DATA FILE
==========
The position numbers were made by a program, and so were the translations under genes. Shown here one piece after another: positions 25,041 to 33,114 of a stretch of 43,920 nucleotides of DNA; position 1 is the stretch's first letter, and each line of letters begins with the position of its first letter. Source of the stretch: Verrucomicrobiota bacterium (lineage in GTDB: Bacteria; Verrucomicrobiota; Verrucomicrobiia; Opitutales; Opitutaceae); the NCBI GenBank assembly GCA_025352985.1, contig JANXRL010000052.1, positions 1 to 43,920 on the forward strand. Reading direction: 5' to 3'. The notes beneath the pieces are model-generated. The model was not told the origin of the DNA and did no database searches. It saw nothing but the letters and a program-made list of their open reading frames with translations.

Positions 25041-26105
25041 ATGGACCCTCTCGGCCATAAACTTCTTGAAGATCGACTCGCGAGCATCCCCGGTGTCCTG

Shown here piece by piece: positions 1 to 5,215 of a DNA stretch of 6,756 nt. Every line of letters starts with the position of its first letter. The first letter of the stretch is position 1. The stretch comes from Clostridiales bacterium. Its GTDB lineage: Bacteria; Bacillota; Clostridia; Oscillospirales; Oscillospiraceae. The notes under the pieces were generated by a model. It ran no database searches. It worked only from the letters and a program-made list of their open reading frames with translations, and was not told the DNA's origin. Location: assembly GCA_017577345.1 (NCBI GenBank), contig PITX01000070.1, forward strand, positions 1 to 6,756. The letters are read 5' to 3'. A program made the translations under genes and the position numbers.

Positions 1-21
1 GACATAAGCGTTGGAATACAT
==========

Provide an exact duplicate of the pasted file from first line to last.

The position numbers were made by a program, and so were the translations under genes. Shown here one piece after another: positions 25,041 to 33,114 of a stretch of 43,920 nucleotides of DNA; position 1 is the stretch's first letter, and each line of letters begins with the position of its first letter. Source of the stretch: Verrucomicrobiota bacterium (lineage in GTDB: Bacteria; Verrucomicrobiota; Verrucomicrobiia; Opitutales; Opitutaceae); the NCBI GenBank assembly GCA_025352985.1, contig JANXRL010000052.1, positions 1 to 43,920 on the forward strand. Reading direction: 5' to 3'. The notes beneath the pieces are model-generated. The model was not told the origin of the DNA and did no database searches. It saw nothing but the letters and a program-made list of their open reading frames with translations.

Positions 25041-26105
25041 ATGGACCCTCTCGGCCATAAACTTCTTGAAGATCGACTCGCGAGCATCCCCGGTGTCCTG

Shown here piece by piece: positions 1 to 5,215 of a DNA stretch of 6,756 nt. Every line of letters starts with the position of its first letter. The first letter of the stretch is position 1. The stretch comes from Clostridiales bacterium. Its GTDB lineage: Bacteria; Bacillota; Clostridia; Oscillospirales; Oscillospiraceae. The notes under the pieces were generated by a model. It ran no database searches. It worked only from the letters and a program-made list of their open reading frames with translations, and was not told the DNA's origin. Location: assembly GCA_017577345.1 (NCBI GenBank), contig PITX01000070.1, forward strand, positions 1 to 6,756. The letters are read 5' to 3'. A program made the translations under genes and the position numbers.

Positions 1-21
1 GACATAAGCGTTGGAATACAT